Right now, the current bear market is in part being blamed for the recent high-profile hack in South Korea. It is certainly a real issue. We know that Bitcoin has never been hacked, but some of the smaller coins have been subjected to DDOS attacks and indeed the exchanges have come under particular scrutiny.
Without wishing to scaremonger cryptocurrency fans, this article will look at the history of the Mt. Gox hack and what can be done to stay safe.
In 2013 Mt. Gox was the first celebrity exchange. Mt. Gox actually stands for Magic The Gathering Online Exchange. It was run by a Frenchman Max Karpeles and was based in Japan. In 2013 it was the biggest Bitcoin exchange in the world with some 70% of all trades executed on his platform. However, while all seemed fine on the surface, the rapid growth had led to bad practice, lack of management, and very poor security.
There were multiple coders working on the site without proper version control. Testing was virtually unknown and Karpeles insisted that everything is run past him, creating a bottleneck. He was at heart a programmer and not a businessman, which led to this lack of corporate governance.
An early hint was in 2011 when the price of Bitcoin fell to 1 cent on Mt. Gox. This was as a result of a hacker managing to transfer thousands of Bitcoin to his account. If this was bad, there was worse to come. On 7th February 2014 trades became very slow. The US banks froze accounts out of regulatory issues and the exchange itself stopped all trades on that day.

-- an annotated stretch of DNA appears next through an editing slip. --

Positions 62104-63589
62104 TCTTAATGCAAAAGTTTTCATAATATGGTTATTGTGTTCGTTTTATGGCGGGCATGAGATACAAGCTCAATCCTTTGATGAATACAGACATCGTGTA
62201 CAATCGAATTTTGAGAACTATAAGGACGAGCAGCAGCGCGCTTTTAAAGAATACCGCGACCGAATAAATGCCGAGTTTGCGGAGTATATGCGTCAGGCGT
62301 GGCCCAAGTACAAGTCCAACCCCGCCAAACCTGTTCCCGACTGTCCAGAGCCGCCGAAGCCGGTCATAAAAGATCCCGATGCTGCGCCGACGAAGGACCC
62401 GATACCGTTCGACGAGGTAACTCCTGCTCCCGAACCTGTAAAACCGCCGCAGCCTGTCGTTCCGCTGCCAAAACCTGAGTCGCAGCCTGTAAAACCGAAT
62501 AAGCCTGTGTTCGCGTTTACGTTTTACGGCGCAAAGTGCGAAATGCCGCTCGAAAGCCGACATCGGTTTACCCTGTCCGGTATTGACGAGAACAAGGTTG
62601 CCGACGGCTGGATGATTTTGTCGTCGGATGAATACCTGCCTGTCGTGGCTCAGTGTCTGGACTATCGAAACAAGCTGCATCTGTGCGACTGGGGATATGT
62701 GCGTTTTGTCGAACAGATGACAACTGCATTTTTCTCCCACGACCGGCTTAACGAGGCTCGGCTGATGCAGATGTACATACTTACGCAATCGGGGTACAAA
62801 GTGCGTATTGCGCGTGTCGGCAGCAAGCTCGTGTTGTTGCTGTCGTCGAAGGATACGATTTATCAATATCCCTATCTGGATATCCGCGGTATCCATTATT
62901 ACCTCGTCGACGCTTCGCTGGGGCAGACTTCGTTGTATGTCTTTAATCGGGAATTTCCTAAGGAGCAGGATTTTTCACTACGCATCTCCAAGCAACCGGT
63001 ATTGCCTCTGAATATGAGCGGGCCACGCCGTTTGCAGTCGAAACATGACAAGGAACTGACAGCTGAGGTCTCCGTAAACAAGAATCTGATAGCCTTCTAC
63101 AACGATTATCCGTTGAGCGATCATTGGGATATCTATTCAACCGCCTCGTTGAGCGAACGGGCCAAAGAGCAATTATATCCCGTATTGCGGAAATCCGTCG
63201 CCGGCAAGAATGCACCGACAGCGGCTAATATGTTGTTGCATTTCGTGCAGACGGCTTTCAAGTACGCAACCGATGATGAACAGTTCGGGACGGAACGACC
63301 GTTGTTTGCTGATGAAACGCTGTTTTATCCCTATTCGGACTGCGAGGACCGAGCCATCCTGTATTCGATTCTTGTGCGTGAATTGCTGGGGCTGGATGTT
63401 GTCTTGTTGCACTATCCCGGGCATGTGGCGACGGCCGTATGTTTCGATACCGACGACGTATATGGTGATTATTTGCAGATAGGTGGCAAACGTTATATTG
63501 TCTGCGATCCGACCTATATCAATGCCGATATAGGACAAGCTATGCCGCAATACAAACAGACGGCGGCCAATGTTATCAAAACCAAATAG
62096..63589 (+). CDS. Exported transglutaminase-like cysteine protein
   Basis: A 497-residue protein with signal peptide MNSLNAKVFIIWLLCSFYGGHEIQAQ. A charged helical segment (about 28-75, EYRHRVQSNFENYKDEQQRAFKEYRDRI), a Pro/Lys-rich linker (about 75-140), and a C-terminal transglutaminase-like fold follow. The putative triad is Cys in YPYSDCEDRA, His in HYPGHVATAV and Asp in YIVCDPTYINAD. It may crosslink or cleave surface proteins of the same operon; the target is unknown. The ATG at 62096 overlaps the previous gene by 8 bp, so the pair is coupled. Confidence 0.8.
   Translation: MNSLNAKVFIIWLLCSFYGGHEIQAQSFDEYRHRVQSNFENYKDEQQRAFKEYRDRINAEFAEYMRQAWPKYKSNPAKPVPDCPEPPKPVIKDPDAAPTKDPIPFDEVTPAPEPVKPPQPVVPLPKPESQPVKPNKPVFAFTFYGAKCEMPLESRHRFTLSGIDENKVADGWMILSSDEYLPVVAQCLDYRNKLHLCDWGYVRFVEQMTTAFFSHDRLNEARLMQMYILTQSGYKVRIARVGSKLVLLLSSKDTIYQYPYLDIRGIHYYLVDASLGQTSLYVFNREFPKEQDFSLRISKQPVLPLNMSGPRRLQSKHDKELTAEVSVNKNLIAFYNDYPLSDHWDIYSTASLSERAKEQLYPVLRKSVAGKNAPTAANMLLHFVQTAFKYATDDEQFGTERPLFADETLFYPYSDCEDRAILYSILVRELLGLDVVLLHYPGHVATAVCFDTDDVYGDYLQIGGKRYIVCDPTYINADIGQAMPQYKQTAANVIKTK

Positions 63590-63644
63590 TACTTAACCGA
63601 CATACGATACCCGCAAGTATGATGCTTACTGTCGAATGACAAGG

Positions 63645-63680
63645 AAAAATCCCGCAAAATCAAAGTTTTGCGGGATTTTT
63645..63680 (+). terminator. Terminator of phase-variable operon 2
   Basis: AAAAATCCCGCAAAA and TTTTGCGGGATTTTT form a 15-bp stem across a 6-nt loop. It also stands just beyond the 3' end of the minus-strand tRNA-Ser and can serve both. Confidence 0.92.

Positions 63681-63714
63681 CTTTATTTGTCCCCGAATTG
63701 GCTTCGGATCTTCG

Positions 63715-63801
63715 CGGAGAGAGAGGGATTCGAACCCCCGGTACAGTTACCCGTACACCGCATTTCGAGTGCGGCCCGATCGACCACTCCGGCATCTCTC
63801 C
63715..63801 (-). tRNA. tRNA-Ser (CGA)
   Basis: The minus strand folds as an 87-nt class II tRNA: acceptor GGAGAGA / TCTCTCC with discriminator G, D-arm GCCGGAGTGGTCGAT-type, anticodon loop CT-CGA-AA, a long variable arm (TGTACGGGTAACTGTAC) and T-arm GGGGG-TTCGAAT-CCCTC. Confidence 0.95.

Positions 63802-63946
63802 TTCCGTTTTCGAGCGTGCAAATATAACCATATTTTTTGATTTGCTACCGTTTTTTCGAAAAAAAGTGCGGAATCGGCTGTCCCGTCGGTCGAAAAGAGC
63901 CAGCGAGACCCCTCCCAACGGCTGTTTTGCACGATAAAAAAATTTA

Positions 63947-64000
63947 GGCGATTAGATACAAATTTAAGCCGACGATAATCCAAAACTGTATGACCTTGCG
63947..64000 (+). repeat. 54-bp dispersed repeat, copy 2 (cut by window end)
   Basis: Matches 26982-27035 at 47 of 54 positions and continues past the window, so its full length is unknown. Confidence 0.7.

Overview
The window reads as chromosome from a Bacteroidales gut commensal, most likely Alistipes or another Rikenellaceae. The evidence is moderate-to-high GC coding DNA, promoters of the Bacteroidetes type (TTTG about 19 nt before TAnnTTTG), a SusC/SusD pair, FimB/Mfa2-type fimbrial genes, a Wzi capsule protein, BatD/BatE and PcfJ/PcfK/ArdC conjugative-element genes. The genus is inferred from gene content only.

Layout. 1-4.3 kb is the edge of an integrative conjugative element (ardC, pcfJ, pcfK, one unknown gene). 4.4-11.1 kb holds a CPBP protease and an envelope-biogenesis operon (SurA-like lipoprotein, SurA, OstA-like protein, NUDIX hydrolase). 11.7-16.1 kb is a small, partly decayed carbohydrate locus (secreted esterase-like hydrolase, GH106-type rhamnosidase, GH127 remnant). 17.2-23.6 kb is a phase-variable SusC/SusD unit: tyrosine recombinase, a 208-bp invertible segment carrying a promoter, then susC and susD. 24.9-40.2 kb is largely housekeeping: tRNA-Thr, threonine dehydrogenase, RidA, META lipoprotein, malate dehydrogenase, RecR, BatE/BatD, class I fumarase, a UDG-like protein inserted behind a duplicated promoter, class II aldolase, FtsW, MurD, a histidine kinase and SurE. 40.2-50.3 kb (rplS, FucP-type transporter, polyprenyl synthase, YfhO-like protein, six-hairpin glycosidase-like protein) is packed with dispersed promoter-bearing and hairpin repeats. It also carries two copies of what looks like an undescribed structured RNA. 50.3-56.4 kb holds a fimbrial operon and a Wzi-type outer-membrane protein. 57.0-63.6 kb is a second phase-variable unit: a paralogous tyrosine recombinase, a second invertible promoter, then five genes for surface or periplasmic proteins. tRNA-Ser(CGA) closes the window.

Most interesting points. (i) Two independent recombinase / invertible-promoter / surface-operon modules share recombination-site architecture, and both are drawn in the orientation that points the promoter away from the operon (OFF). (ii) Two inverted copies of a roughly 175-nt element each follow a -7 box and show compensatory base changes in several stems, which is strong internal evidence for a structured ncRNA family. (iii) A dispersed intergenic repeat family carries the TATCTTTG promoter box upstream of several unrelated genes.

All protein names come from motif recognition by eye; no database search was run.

They released a statement that they were looking into it. However, the damage was already done. A hacker managed to use a loophole in the system called ‘transaction malleability’ to redirect $473 million or 7% of the world’s Bitcoin to another wallet.
The timing was bad as Bitcoin had just achieved mainstream visibility and as a result, the price crashed. Mt. Gox declared bankruptcy at the time and got embroiled in a huge drama that included legal battles and claims of embezzlement by the founder. 25,000 angry account holders demanded their money back.
In 2015 Karpeles was arrested and last year tried for embezzlement. Karpeles confessed to using a willy bot which allowed him to gather other people’s money and use for his own trading. He served a year in jail, mostly in solitary confinement, but refused to confess to stealing the Bitcoin.
In 2015 a Russian, Alexander Vinnik, was arrested in Greece. Most of the money stolen had found itself into wallets controlled by him. He is currently being charged with money laundering which took the heat off Karpeles.
Then last year Karpeles found an old wallet with 200,000 Bitcoins. It was uncertain what would then happen as there was enough to pay back the creditors, but the positive balance would then be owed to Karpeles under Japanese bankruptcy law. No one wanted that – not even Karpeles as he knew he would be hated universally and become the subject of legal and even death threats.
On Friday, June 22nd, the Tokyo District Court halted the Mt. Gox bankruptcy and started a legal process called civil rehabilitation which basically distributes the assets to ex-customers and debtors. The assets are roughly $1.2 billion.
So it would seem that time and an increase in value in Bitcoin and the finding of the extra 200,000 bitcoins has meant justice has been done to the users of Mt Gox.
However, if the Archos Safe-T mini HW wallet has been available this would never have happened to smart users of the exchange – or any exchange.
To stay safe, find out how here: